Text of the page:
United States v. Copeland: A Collateral Attack on the Legal Maxim that Proof Beyond a Reasonable Doubt is Unquantifiable?
Yeshiva University - Benjamin N. Cardozo School of Law
Friedman, Kaplan, Seiler & Adelman LLP
August 9, 2006
Cardozo Legal Studies Research Paper No. 160
There is a well settled maxim that the standard of persuasion in criminal trials - proof beyond a reasonable doubt - is unquantifiable. However, the usual reasons given for the unquantifiability of reasonable doubt are unsatisfactory; and a recent case, United States v. Copeland, serves as a reminder that strong considerations favor quantification of at least some standards of persuasion. This comment attempts to bring greater clarity to the question of the advantages and disadvantages of some form of quantification of the reasonable doubt standard.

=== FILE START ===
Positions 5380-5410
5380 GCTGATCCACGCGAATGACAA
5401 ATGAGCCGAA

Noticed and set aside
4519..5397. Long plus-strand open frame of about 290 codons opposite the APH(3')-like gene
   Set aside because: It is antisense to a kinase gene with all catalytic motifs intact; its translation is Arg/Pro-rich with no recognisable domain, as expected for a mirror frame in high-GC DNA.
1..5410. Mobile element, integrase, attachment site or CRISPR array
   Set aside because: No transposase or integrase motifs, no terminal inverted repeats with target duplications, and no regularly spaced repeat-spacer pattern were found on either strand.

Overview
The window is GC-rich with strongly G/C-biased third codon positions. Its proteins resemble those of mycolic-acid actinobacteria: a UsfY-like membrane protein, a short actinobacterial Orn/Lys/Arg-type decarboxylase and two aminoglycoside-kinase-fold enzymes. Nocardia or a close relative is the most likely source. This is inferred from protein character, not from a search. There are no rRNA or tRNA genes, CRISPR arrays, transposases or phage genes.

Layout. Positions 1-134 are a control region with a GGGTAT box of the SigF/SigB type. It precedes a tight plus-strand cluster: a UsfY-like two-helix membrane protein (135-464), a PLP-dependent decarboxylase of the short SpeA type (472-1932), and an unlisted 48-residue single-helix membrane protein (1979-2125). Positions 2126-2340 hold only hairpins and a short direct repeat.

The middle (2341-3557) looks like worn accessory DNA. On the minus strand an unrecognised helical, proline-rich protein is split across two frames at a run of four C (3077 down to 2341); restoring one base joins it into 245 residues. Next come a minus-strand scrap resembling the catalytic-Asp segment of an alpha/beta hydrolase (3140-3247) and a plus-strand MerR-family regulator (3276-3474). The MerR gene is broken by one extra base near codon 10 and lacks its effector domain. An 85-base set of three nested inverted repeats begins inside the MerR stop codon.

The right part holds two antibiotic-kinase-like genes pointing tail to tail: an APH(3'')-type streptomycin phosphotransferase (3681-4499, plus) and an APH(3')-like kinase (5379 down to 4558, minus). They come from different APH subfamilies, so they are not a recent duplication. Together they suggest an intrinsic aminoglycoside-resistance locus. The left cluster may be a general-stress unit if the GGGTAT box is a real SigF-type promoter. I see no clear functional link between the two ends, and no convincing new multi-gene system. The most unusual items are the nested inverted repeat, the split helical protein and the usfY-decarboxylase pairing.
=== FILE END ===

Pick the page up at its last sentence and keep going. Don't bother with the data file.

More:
Number of Pages in PDF File: 34
Keywords: evidence, inference, proof, standard of persuasion, proof beyond a reasonable doubt, mathematics in trials, proof in criminal trials, trial by mathematics, proof and mathematics
Date posted: August 10, 2006